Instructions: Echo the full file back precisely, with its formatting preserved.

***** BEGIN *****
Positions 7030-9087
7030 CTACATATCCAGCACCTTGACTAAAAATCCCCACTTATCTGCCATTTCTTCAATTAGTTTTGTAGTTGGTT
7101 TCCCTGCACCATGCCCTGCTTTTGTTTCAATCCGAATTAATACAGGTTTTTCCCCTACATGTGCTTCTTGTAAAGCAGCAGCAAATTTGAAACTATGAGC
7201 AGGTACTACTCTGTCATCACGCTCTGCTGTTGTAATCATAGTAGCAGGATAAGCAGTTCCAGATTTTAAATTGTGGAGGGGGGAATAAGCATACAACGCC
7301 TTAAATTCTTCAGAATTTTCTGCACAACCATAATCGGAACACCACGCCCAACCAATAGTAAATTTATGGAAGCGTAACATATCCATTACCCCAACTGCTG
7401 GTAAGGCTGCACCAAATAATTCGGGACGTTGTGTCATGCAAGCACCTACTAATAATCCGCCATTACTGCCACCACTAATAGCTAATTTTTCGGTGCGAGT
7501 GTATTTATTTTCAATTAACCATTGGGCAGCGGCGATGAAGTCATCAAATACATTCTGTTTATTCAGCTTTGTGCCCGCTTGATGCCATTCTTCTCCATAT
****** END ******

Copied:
Positions 7030-9087
7030 CTACATATCCAGCACCTTGACTAAAAATCCCCACTTATCTGCCATTTCTTCAATTAGTTTTGTAGTTGGTT
7101 TCCCTGCACCATGCCCTGCTTTTGTTTCAATCCGAATTAATACAGGTTTTTCCCCTACATGTGCTTCTTGTAAAGCAGCAGCAAATTTGAAACTATGAGC
7201 AGGTACTACTCTGTCATCACGCTCTGCTGTTGTAATCATAGTAGCAGGATAAGCAGTTCCAGATTTTAAATTGTGGAGGGGGGAATAAGCATACAACGCC
7301 TTAAATTCTTCAGAATTTTCTGCACAACCATAATCGGAACACCACGCCCAACCAATAGTAAATTTATGGAAGCGTAACATATCCATTACCCCAACTGCTG
7401 GTAAGGCTGCACCAAATAATTCGGGACGTTGTGTCATGCAAGCACCTACTAATAATCCGCCATTACTGCCACCACTAATAGCTAATTTTTCGGTGCGAGT
7501 GTATTTATTTTCAATTAACCATTGGGCAGCGGCGATGAAGTCATCAAATACATTCTGTTTATTCAGCTTTGTGCCCGCTTGATGCCATTCTTCTCCATAT